Dogs may know what is relevant to humans
Dogs may be able to understand what information is most relevant to us, according to a new study into the way they communicate with people.
Scientists found that dogs taking part in observational tests at the University of Portsmouth’s Dog Cognition Centre were able to differentiate between hidden objects based on their relevance to a human partner.
The study by Dr Patrizia Piotti and Dr Juliane Kaminski, published today in the scientific journal PLOS ONE, looked at dogs’ interactions with a human partner who was looking for an object that she – but not the dog – had an interest in.
Dogs were helpful to the person because they repeatedly indicated the hidden objects without receiving any reward for it.
They did not indicate relevant objects more often than irrelevant ones, but they were more insistent when it came to indicating the relevant object, especially when the human partner was talking to them.
Ms Piotti said: “Dogs have outstanding abilities when it comes to communicating with humans, and these results are a step forward in research looking at whether they actually use communication to inform others.
Dogs have outstanding abilities when it comes to communicating with humans, and these results are a step forward in research looking at whether they actually use communication to inform others.
“One theory is that they have adapted to life with humans by evolving specialised cognitive skills for interacting with people.
“Researchers are therefore interested in understanding how and why dogs have successfully become humans’ best friends, and how their human-like qualities evolved.”
The tests involved a total of 72 dogs in a variety of set-ups, with the researchers observing the animals’ interest in opaque boxes, each concealing a single object.
In the first set of tests, one box contained a dog toy while the other contained a notepad (the ‘relevant’ object, which the dog had seen its human partner using), a stapler (the ‘irrelevant’ object) or nothing at all.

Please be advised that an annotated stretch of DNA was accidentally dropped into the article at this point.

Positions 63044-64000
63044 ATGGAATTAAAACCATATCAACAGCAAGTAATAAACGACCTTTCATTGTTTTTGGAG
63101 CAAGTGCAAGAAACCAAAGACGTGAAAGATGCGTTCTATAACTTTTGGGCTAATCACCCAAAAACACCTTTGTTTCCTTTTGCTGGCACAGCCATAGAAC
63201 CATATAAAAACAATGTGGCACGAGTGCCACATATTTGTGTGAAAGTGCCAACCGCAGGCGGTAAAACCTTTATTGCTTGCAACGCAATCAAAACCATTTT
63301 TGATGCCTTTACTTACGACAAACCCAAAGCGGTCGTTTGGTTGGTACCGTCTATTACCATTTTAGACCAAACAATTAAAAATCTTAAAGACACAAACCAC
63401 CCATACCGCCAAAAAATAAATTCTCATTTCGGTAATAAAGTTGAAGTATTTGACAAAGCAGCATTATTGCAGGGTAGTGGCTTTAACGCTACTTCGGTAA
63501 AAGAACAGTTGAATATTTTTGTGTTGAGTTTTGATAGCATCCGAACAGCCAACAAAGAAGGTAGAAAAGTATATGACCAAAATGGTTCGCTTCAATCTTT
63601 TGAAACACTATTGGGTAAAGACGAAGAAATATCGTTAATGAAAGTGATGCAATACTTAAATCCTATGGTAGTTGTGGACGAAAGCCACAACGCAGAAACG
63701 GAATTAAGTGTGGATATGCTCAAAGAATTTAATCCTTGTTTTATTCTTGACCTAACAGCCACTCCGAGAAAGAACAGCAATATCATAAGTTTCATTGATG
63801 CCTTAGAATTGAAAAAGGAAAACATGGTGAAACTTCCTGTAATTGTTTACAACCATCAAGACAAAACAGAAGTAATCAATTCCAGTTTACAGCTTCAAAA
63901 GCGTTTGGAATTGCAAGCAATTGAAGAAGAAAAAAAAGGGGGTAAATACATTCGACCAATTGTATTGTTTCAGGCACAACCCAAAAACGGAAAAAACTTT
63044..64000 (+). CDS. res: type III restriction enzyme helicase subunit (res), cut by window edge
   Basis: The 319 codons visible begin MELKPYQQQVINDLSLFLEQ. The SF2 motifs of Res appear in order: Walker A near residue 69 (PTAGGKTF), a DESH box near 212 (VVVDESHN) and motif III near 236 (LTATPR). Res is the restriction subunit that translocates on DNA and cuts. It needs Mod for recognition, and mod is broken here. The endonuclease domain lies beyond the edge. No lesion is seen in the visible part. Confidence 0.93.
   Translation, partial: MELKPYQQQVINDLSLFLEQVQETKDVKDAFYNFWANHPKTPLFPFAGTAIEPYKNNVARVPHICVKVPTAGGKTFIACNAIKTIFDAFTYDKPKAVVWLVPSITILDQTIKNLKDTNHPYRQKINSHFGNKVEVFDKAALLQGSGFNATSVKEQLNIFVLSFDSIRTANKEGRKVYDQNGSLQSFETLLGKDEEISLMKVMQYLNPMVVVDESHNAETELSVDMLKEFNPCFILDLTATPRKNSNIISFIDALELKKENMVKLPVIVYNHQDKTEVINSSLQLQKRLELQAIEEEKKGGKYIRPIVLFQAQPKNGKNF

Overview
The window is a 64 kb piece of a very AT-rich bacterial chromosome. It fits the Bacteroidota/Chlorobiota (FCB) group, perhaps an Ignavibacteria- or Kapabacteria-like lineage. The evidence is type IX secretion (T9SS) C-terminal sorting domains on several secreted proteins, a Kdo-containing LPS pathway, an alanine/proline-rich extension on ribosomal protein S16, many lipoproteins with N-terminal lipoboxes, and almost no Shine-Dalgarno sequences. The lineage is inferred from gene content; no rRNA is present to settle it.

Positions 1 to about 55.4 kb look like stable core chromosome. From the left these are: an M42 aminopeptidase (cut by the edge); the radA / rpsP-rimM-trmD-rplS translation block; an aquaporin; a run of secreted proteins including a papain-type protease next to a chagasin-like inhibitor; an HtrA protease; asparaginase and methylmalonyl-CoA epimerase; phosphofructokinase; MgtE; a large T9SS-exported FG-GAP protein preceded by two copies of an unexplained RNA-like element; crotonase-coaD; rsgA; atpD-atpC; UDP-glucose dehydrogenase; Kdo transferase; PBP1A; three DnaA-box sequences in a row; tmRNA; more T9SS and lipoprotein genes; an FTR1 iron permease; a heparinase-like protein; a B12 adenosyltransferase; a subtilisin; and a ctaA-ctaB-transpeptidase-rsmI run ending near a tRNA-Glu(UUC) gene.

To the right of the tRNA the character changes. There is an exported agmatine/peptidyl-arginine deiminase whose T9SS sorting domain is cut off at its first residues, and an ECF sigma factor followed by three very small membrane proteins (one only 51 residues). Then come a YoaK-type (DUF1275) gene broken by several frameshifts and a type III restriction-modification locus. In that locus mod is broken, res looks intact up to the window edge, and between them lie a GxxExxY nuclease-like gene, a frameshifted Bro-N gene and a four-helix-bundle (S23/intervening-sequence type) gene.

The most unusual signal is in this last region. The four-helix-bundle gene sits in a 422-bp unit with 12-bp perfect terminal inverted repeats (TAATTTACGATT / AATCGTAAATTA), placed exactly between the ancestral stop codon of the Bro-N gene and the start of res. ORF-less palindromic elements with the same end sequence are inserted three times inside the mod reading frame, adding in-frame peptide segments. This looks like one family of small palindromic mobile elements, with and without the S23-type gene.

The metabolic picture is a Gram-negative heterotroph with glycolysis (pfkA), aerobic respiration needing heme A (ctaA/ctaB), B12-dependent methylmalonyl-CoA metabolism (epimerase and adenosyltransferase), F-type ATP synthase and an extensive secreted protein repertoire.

The second set of tests involved just one object being hidden – either the notepad or the stapler.
In the first set of tests the dogs did not show a preference for the notepad, indicating the toy more often. But their indications of the notepad were more persistent when they were addressed by the person – especially when earlier they had shown more attention to the person using the notepad.
In the second set of tests – which did not involve the dog toy, therefore did not involve any selfish interest on the dogs’ part – the dogs’ indications towards the box containing the notepad were more persistent than towards the box with the ‘irrelevant’ object or no object.
Ms Piotti said: “There seems to be some evidence that dogs could be able to distinguish between objects based on a human’s need for them.
There seems to be some evidence that dogs could be able to distinguish between objects based on a human's need for them.
“The results of this and other research at the Dog Cognition Centre may be useful for people working with search and rescue dogs and dogs for the blind, for example, as well as dogs kept as pets.
“However, more research is needed to establish whether dogs actually use communication to inform others. The next step will be attempting to recognise the elements driving dogs’ understanding of an object’s relevance.”
The Dog Cognition Centre – which is part of the University’s Department of Psychology – is looking for more participants for future studies. Dogs of any sex, age, breed or level of experience can take part. Studies are purely observational, and the dogs are always rewarded with food or play.